“Super Sue” encourages older adults to step up their exercise routines

Spirit of the Bluegrass

LEXINGTON, Ky. (WDKY)– A group of determined older adults heads to Crossfit Maximus many times a week, ready to put some muscle into their mornings. But the class is not complete until the most dedicated member arrives.

Over the past year, Sue Westerman has become the greatest advocate for the gym’s “Stronger Life” program.

“It makes me feel really good. They’re calling me ‘Super Sue,'” she said.

Sue had never used free weights until about a year ago, but at age 73, she found about these classes for adults 50 and older and decided to give it a try. Now, she almost never misses a class.

“I try to come five days a week,” she said. “I look forward to coming to class even though I’m huffing and puffing at the end.”

Sue’s first visit to Stronger Life Fitness came in early 2020, a few weeks after she lost her her husband to renal disease. She said she had neglected her own health after a knee replacement and during her time as a caregiver.

“And I started thinking I needed to do something about my own health. I’ve got three boys and I didn’t want my boys losing me to something I could do something about.”

She likes these classes because the instructors are also physical therapists. They know how to modify workouts to fit the participants.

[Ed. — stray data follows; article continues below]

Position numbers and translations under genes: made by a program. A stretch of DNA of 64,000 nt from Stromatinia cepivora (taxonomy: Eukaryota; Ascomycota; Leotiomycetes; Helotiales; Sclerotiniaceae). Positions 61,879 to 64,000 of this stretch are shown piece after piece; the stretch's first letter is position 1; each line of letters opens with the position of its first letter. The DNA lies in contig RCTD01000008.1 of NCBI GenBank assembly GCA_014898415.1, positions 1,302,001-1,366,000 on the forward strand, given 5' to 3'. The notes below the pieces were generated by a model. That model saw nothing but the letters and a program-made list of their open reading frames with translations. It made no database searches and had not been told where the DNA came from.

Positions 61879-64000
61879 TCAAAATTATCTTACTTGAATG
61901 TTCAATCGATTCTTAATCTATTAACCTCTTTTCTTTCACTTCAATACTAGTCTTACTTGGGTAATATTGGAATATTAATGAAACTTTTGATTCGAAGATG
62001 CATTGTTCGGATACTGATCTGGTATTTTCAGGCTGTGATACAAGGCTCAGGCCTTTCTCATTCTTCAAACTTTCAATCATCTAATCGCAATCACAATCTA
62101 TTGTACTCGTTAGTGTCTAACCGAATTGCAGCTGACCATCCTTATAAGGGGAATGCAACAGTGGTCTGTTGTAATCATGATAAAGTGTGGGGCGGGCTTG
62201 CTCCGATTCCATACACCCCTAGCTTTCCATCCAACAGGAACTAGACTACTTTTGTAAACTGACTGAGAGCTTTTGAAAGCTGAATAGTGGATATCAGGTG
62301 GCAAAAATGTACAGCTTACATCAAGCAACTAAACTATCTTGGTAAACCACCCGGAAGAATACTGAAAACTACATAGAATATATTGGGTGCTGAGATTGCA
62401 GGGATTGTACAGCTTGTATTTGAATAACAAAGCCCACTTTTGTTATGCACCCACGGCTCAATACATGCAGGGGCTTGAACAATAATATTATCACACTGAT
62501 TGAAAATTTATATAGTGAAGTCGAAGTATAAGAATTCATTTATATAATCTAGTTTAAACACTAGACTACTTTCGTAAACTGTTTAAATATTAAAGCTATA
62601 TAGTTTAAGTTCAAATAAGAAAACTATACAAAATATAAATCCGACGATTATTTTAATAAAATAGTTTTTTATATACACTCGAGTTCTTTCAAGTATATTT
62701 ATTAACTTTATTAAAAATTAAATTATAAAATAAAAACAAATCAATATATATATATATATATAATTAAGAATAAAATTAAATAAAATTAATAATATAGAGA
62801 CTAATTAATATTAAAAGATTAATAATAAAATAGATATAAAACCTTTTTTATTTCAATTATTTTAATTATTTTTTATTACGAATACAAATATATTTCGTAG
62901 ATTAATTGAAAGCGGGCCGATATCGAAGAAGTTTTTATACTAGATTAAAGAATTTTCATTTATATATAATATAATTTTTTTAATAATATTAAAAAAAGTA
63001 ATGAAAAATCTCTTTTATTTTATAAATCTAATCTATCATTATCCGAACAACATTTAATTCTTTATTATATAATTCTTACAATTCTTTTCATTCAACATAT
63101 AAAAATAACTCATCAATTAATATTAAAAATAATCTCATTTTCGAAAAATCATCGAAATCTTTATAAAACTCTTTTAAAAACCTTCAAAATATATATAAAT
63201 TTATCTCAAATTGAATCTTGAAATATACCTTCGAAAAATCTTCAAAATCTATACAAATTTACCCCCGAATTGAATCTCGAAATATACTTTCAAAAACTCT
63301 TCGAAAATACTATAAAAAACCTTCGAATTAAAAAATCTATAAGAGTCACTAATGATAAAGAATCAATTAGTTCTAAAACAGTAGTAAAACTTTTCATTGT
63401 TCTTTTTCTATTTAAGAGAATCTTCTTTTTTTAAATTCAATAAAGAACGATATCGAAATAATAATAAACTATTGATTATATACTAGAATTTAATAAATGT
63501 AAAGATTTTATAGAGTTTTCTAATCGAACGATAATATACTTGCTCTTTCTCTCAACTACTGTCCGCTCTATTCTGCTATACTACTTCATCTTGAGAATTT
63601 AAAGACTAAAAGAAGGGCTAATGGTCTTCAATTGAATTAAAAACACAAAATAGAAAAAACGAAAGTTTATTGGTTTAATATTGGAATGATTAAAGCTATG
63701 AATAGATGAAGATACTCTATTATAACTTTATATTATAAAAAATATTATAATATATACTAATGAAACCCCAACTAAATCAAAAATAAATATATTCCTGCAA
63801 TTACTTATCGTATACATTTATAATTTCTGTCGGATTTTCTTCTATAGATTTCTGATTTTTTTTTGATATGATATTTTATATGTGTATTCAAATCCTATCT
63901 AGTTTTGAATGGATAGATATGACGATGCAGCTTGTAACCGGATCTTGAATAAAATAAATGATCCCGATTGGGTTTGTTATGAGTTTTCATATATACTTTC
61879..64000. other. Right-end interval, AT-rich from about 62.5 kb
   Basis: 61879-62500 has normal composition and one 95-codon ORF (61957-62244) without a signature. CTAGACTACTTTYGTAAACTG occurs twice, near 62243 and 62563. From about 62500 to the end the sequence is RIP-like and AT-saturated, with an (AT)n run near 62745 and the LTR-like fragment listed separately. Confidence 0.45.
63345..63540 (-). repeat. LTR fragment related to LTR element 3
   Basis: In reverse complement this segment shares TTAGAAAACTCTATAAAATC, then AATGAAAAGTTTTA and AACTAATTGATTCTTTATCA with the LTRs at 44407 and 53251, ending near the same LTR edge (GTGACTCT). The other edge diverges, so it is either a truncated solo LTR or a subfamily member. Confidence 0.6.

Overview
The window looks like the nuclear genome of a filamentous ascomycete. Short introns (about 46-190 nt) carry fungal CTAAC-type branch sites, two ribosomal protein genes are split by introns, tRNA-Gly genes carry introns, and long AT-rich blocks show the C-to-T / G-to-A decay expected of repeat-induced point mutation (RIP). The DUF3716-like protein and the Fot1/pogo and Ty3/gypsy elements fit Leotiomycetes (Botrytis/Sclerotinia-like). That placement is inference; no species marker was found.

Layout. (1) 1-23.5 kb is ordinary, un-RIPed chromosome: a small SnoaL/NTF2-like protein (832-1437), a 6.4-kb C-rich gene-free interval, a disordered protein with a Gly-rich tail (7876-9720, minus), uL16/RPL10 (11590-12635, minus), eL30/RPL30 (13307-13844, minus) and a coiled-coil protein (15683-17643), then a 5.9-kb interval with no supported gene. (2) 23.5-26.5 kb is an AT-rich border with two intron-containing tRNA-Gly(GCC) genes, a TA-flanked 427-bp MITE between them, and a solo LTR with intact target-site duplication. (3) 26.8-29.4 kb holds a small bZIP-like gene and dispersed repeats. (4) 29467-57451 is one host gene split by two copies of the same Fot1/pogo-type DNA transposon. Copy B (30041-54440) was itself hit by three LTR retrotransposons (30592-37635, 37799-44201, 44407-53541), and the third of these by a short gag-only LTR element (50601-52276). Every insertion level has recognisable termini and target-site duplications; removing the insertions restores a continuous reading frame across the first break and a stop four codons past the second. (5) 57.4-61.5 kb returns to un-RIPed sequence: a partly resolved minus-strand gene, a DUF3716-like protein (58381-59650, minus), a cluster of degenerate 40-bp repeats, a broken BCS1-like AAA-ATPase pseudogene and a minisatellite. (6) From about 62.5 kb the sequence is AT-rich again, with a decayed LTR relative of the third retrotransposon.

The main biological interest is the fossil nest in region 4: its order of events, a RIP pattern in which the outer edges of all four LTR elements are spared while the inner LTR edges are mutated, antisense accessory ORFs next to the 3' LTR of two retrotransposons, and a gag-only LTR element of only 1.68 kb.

“Age is a factor we consider, but it is usually low on the list of factors we consider when we’re trying to get people stronger,” said Dr. Dustin Jones, a physical therapist who is also one of the program’s two coaches. He said the majority of people who come to the classes designed for those 50 and older have never lifted weights before and are relieved to find they aren’t the only “beginners.”

“Super Sue” is the definition of small but mighty.

“My personal record for the dead lift is 125 pounds and I weigh 118,” she laughs.

These seniors say the pandemic has made them think more about their health than ever. In fact, Sue says these classes are probably what helped her get through a year that has been isolating. The program not only helped her get stronger, it introduced her to a new group of friends.

“We encourage each other,” she said. “It’s not a competition.”


“With Sue, the amazing part has been not only the change physically, but mentally as well,” Jones said. “It’s very impressive.”

Classmates say Sue makes everyone want to step up their game.

“Well, it’s intimidating (to workout next to her),” said classmate Lucie MacDonald. “But with our little family, it’s a blast.”

This program encourages older Americans to raise the bar, and if the bar has some weight on it, that’s even better.

Sue has simple advice for anyone who may be considering such as class: “Give it a try. You’ve got nothing to lose but your flab.”

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